|Dora Gladys Ward Eagan Retrospective submitted by Neal Bailey (grandson)|
|File Size:||7300 kb|
|Early Life of Charles Edwin Eagan submitted by Neal Bailey (grandson)|
|File Size:||1722 kb|
|A Special Memory of Gladys by Pearl Ward (Wife of Ralph Ward)|
|File Size:||28 kb|
Dora Gladys Eagan Ward - born: December 2, 1905
Dora Gladys Ward was born on the Ward farm December 2, 1905, the first “Okie” in the family. Both her parents and brother Damon were “Texans” by birth. The early activities she remembered were church services in the sod schoolhouse, trip to Beatrice for groceries and Mr. Potter’s mean bull in the pasture, Shorty Anler’s mail-order wife, the snow of 1912 and her first train ride. The family did not have a car early on, so on occasion Elmer Meisenheimer took them to Liberal in his “big car.” Gladys was ten at the time.
One vivid memory concerns the time her mother went to Liberal by “hack” with a neighbor and left Mrs. McKnight to babysit. Jewel McKnight her son, age 11 said an ugly word. His mother threw him on the floor with a knife in the air, pretending to cut out his tongue which nearly scared Gladys to death.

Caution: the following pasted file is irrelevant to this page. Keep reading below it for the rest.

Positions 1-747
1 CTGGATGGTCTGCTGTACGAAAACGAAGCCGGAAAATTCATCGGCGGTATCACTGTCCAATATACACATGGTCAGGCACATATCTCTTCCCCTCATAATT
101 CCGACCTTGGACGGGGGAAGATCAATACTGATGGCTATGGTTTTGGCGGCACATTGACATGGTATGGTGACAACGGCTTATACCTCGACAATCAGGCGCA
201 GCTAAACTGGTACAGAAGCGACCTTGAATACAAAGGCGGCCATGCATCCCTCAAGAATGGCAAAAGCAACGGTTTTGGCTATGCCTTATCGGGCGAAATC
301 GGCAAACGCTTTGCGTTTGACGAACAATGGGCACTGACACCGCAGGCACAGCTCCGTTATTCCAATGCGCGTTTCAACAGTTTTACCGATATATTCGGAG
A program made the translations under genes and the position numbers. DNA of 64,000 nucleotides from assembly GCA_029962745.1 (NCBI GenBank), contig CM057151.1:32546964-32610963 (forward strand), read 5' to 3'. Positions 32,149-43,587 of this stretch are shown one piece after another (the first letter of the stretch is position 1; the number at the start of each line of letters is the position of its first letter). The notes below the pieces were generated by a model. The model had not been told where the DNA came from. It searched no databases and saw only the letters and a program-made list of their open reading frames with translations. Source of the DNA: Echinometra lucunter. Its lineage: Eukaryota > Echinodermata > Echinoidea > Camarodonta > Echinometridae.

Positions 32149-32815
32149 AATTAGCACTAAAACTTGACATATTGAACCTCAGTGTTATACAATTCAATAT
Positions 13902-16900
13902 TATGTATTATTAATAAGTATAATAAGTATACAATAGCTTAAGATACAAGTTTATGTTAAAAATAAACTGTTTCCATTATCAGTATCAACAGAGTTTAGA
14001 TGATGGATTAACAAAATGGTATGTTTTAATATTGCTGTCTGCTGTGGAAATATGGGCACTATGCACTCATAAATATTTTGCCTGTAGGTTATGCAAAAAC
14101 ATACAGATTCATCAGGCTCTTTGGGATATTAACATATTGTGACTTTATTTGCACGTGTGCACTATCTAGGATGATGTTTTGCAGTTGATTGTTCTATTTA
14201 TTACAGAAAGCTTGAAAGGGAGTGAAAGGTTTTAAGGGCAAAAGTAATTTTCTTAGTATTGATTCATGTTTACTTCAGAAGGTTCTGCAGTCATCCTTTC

She attended school mostly at Mt. Olive but also at Floris, while their dad, D.R., carried the mail. They moved into the Duffield house when the Duffield’s moved away, and D.R. took over his mail route. The family then moved back to the farm when the administration changed, and D.R. lost his job. It was a great disappointment when D.R. and the family were forced to move back to the farm. D.R. had ordered a Grant automobile, but in their present circumstance they were unable to buy it. On the farm, the family was closer to school and church as both were reached by foot. Gladys and Damon attended PAI until Greenough High School was built.
Having grandparents near was something the Ward children never experienced. They saw their Dad’s parents about once a year. Her mother’s parents had moved from Texas to New Mexico, finally stopping in sheep country of Jicarilla Mountains. Grandpa Boydstun came to visit them after his wife died.
Although the children range in age was over 16 years, they were pretty much a family unit. Family activities were singing in the evening and on rainy days. One of Gladys fondest memories was of the evenings when her dad played his French harp and the smell of Mom’s good homemade bread fresh from the oven.
Dora Gladys Ward met Charles Edwin Eagan and they were united in marriage on December 22, 1923, by the probate judge in Liberal. Witnesses were Lillian Jones and George Eagan. Other attending were Fannie Ward and Damon.
Edwin attended school at Bellview and Gladys continued on in school for two more weeks after the wedding to finish the first semester of her junior year at Greenough. Their honeymoon was spent at Springfield, CO, where Edwin’s grandparents operated a motel. They were accompanied by Edwin’s mother and his two sisters.